• While many health care organizations offer opportunities for growth and development, 1 in 3 nurses are unaware if their employer has such opportunities, and 1 in 5 said their employer does not.
  • The most common well-being programs offered include employee assistance programs, hotlines, employer-paid health care, flexibility and time off.
  • Employed and unemployed nurses greatly believe in the value of national licensure.

To help address some of the challenges facing the nursing profession today, Cross Country Healthcare recommends five ways to revitalize the profession, including:

  • Create new opportunities for education:
    • Identify new pathways at the high school, undergraduate and postgraduate levels to expedite the supply of nurses.
    • Recruit more nursing faculty to educate and train the next generation of nurses.
  • Offer flexibility and awareness of growth opportunities:
    • Open every door to expedite the transition from the university to the hospital floor and offer more fluid career paths that match individual skills and ambitions to evolve and grow with the person.
  • Invest in retention strategies and well-being initiatives that matter:
    • Focus on enriching current and future nurses’ working conditions and well-being to ensure long-term satisfaction and subsequent retention.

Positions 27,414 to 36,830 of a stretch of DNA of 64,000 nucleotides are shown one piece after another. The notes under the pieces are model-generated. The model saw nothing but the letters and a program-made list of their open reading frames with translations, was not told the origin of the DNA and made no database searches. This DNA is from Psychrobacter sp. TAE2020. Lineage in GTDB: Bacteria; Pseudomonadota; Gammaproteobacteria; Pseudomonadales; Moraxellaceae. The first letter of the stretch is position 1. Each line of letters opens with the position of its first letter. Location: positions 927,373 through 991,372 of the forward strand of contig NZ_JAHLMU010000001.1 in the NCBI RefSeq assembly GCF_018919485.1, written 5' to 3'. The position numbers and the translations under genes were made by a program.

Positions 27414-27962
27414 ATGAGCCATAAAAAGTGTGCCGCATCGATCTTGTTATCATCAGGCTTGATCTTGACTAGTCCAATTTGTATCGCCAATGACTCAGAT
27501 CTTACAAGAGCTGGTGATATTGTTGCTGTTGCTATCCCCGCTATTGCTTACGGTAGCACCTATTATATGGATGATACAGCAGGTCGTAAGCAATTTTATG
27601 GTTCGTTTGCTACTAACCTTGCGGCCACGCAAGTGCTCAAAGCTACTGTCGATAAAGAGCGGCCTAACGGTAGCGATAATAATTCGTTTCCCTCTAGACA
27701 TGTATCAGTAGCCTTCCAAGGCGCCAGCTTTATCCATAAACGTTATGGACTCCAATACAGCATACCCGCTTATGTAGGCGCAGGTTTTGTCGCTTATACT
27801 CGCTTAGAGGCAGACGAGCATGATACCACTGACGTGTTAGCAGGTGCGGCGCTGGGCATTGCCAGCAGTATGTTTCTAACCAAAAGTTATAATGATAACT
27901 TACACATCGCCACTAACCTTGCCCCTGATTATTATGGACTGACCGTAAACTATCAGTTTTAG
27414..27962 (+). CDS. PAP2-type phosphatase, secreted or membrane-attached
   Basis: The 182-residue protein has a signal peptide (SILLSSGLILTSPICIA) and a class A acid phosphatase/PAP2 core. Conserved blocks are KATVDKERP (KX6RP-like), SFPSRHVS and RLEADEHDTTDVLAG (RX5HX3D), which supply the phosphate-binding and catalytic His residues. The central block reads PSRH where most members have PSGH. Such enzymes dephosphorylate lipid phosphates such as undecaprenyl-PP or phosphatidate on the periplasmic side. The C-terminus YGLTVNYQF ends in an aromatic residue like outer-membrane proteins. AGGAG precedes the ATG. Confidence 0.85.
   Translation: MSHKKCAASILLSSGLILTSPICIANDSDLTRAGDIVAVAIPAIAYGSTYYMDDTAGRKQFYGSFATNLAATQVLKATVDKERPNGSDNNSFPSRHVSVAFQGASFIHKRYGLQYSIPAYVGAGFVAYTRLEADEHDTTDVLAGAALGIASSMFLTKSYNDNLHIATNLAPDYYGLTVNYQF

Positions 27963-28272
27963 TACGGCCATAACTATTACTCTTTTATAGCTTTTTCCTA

• Technological innovation will drive the future:
    • Use technology to understand better equitable workforce distribution, workflow management, employee satisfaction and well-being, and patient safety.
  • Explore innovative staffing models:
    • Explore innovative and flexible staffing models, including travel and per-diem nurses, to provide agility and continuity of quality patient care.

The complete study results in the research report are available for download here

About the Study

This national survey, titled, "The Future of Nursing: At the Breaking Point,” was conducted with nearly 1,500 nursing professionals and students at health care and hospital facilities. The online survey was conducted between Feb. 22 and April 14, in partnership with FAU’s Christine E. Lynn College of Nursing.